Some people with plica syndrome are prescribed anti-inflammatories, while severe cases are referred to a surgeon. This does not necessarily mean you have to have an operation, but a specialist can determine if you are a good candidate for surgery or if you are better off trying other therapies. In terms of surgery, the most successful procedures seem to be those that enable the patella to track more medially and alleviate irritation as the plica rolls over the femur.

Physical therapy and exercise for plica syndrome

Sometimes, it is a combination of pain relief with NSAIDs (anti-inflammatories) and the use of ice packs or massage throughout the day that helps to reduce any initial inflammation caused by this condition. If you have plica syndrome, you will have to reduce physical activities and you may have to alter movements.

Once the inflammation is reduced, physical therapy can kick in. The idea behind the therapy is to decrease compressive forces by participating in stretching exercises and increasing quadriceps strength, while also improving hamstring flexibility.

Usually, physical therapy exercises for plica syndrome involve strengthening the muscles next to the knee, including not only the quadriceps and hamstrings, but also the adductors and abductors.

The following are examples of specific physical therapy measures for plica syndrome:

  • Supine passive knee extension: This exercise is done while placing a foam roller under the ankle. Gravity can help the knee stretch out. This exercise can be made more challenging by putting weights on the anterior of the knee.
  • Quadriceps sets: You lay down on your belly, with knees over the bench to extend the knee.
  • Straight leg raises: These can strengthen the muscles.
  • Leg presses: This is an exercise whereby you push a weight or resistance away from you using the legs.
  • Mini-squats: Standing just inches away from the wall (with back to the wall), you take one leg and place the foot flat against the wall then bent down slightly, thus flexing the knee of the leg that is not positioned against the wall.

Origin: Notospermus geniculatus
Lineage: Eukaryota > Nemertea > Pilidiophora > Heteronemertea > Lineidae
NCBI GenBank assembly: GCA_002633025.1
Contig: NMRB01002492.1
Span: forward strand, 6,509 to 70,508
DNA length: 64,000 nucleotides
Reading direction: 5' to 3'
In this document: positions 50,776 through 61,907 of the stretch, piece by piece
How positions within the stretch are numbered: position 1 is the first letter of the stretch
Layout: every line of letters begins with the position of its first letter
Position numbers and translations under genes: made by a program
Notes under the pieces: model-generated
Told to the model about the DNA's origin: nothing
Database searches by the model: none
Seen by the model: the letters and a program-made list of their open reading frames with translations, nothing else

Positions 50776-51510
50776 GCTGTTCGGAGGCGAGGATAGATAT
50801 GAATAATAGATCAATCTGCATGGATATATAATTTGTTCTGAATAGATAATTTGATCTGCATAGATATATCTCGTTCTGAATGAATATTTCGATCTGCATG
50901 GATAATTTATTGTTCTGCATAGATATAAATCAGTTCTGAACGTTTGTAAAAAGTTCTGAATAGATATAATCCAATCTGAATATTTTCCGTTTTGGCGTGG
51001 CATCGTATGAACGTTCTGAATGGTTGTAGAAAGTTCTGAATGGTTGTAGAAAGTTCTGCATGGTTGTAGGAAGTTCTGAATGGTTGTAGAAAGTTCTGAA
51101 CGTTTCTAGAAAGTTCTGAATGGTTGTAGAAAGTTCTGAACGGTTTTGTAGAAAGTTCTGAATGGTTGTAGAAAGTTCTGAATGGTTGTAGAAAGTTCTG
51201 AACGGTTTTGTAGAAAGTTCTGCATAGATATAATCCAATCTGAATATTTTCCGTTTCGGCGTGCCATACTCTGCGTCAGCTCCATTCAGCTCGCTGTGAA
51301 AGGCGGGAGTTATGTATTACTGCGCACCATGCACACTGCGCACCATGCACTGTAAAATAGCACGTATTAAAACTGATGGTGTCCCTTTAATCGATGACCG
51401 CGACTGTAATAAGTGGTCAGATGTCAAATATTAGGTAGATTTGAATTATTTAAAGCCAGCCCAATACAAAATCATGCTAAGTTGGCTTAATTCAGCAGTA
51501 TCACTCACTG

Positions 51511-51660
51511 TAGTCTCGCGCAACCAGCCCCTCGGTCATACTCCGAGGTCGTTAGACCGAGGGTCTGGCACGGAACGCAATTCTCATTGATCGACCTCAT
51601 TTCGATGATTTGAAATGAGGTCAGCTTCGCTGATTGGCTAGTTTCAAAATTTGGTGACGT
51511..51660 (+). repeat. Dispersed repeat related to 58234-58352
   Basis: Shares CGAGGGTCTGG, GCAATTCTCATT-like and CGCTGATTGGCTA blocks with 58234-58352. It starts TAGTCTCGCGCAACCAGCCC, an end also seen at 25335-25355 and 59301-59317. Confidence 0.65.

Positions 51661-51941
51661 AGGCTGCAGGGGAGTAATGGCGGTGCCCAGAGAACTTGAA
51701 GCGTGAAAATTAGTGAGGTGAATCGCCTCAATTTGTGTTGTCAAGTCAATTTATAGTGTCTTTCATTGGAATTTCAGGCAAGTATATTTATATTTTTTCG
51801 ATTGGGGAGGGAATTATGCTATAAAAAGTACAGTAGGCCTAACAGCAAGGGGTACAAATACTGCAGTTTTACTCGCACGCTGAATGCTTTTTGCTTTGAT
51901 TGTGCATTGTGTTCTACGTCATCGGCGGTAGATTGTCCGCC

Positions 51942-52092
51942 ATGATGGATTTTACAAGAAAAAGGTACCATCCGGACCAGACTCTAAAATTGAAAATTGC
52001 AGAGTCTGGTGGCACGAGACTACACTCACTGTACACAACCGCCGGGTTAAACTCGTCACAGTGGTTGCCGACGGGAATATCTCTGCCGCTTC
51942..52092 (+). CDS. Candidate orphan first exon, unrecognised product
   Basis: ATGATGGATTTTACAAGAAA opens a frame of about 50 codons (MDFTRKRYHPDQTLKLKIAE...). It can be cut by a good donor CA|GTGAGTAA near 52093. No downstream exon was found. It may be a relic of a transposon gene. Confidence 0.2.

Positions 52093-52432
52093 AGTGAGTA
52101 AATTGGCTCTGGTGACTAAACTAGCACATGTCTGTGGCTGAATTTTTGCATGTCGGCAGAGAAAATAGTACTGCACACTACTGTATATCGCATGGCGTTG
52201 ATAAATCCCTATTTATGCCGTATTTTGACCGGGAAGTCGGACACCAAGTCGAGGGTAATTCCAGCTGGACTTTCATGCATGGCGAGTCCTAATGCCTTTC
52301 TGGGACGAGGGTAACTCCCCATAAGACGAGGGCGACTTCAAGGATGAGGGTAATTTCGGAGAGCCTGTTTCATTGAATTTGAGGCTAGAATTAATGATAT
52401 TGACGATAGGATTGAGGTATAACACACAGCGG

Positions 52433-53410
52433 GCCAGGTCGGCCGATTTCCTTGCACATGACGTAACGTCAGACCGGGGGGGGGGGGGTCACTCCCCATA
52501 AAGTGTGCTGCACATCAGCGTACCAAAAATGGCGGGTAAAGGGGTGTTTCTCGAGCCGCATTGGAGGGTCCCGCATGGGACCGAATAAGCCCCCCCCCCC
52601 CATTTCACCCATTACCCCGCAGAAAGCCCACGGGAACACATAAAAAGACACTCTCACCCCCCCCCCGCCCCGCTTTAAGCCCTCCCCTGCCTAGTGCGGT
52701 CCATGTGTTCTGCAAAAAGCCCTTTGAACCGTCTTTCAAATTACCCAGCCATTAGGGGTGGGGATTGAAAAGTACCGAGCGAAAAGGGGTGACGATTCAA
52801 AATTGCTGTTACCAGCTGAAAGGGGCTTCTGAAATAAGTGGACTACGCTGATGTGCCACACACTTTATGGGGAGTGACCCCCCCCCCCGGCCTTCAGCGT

Walking, using a stationary bicycle, swimming, or an elliptical machine are also potential options for physical therapy programs.

Prognosis of plica syndrome

If you suspect you might have plica syndrome, the good news is that physiotherapy can be very effective in the majority of cases. Also, surgical treatment can also be very useful. Research suggests that success rates with surgery are higher than 80 percent. There are, of course, cases where some people experience recurring problems and have to consider surgery, especially in situations where symptoms are severe.

Keep in mind that getting an early diagnosis and starting physical therapy right away can make a difference in how quickly you recover from plica syndrome.

When and if you experience knee pain, it may or may not be plica-related. If you aren’t sure why you are in pain, make an appointment with your doctor, take a break from intense exercise, and consider using an ice pack until you get a proper diagnosis.

Related: Creaky knees: Causes, treatment, and exercises


http://www.physioworks.com.au/injuries-conditions-1/plica-syndrome
https://emedicine.medscape.com/article/1252011-overview#a8
https://www.healthline.com/health/plica-syndrome#causes3
https://emedicine.medscape.com/article/1252011-treatment#d15
https://www.ncbi.nlm.nih.gov/pmc/articles/PMC2684145/
https://emedicine.medscape.com/article/1252011-overview#a2